• Verification: Was the work done according to the food safety plan? (past)
• Validation: Are the plan criteria (e.g. critical limits) based on science?
• Monitoring: Is the entire operation being observed and assessed? (present)
• Verification: Is all of the work done according to the food safety plan? (past)
• Validation: Is the plan as a whole effective? (past and future)
FSMA Preventive Controls requires that Process Control CCP critical limits be validated by referencing the science or safe harbor (federal performance standard). No other Preventive Control programs REQUIRE validation. This includes allergens. The FDA has not set threshold levels of allergen residuals. On the global level, FSMA PC requires an effectiveness check (a) at the documentation stage, (b) just after the roll-out stage, and then (c) every three years.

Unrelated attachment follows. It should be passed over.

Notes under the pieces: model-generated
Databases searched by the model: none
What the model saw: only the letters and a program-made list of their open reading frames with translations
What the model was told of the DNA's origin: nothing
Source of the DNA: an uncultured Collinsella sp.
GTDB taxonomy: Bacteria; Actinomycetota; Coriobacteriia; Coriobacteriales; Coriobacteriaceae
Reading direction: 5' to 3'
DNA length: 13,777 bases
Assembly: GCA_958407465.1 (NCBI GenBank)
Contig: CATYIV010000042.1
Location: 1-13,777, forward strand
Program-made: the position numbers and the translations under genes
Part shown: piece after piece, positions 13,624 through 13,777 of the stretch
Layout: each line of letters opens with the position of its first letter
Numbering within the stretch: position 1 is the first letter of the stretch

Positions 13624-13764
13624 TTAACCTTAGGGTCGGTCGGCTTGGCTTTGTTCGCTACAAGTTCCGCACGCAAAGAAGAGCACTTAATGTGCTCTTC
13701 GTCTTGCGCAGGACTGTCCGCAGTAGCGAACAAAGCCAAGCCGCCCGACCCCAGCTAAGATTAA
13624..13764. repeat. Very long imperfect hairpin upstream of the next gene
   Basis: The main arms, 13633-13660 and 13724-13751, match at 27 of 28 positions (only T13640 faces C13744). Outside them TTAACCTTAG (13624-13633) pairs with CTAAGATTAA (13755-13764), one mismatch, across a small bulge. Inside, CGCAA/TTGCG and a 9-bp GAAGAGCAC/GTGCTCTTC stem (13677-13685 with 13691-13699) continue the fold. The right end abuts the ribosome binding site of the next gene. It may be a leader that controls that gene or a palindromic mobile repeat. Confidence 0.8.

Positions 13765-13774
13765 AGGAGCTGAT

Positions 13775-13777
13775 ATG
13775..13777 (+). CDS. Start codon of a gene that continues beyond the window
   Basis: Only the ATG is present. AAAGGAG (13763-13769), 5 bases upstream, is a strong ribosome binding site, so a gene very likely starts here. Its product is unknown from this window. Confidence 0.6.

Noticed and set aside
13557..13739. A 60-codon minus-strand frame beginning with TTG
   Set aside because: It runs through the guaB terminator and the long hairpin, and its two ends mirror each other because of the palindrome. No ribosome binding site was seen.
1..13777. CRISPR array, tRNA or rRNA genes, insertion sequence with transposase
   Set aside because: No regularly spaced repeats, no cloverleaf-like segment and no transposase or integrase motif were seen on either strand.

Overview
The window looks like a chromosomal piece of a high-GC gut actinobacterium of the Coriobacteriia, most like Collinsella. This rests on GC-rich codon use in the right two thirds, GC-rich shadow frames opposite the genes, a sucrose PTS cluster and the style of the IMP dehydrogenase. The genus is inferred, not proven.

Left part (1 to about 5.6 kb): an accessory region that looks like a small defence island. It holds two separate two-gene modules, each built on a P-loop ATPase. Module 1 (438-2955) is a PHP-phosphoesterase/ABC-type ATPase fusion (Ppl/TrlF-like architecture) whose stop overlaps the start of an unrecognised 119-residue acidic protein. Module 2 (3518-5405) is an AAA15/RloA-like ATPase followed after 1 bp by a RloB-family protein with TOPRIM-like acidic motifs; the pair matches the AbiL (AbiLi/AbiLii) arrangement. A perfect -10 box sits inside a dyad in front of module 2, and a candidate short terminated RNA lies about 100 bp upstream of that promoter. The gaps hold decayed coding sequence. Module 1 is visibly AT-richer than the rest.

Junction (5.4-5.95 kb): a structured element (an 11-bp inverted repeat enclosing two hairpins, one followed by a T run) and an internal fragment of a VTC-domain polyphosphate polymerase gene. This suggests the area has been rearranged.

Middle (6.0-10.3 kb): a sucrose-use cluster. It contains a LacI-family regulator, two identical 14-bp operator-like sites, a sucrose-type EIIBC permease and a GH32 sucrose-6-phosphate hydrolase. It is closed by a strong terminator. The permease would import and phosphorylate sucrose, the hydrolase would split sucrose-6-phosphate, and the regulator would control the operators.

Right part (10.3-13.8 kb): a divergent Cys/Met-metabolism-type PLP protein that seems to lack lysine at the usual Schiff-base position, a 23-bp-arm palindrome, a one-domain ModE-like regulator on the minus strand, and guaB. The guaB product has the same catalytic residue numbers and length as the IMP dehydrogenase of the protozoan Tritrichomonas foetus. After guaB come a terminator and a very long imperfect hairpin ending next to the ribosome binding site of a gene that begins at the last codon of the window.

Opposite to FSMA PC, most GFSI schema based on ISO 22000 and PAS 220 standards require formal validation of CCPs and operational prerequisite programs (oPRPs). In addition, cleaning and sanitizing programs must also be validated. Organizations must properly design, document, implement and maintain prerequisite programs, even if the standard does not specify a validation requirement for this part of the food safety system.
Disclaimer: This is a best effort interpretation of FDA FSMA rules and guidance. This information should not substitute for competent legal counsel. Please report factual errors and instances where FDA is interpreting this differently. I will update this note.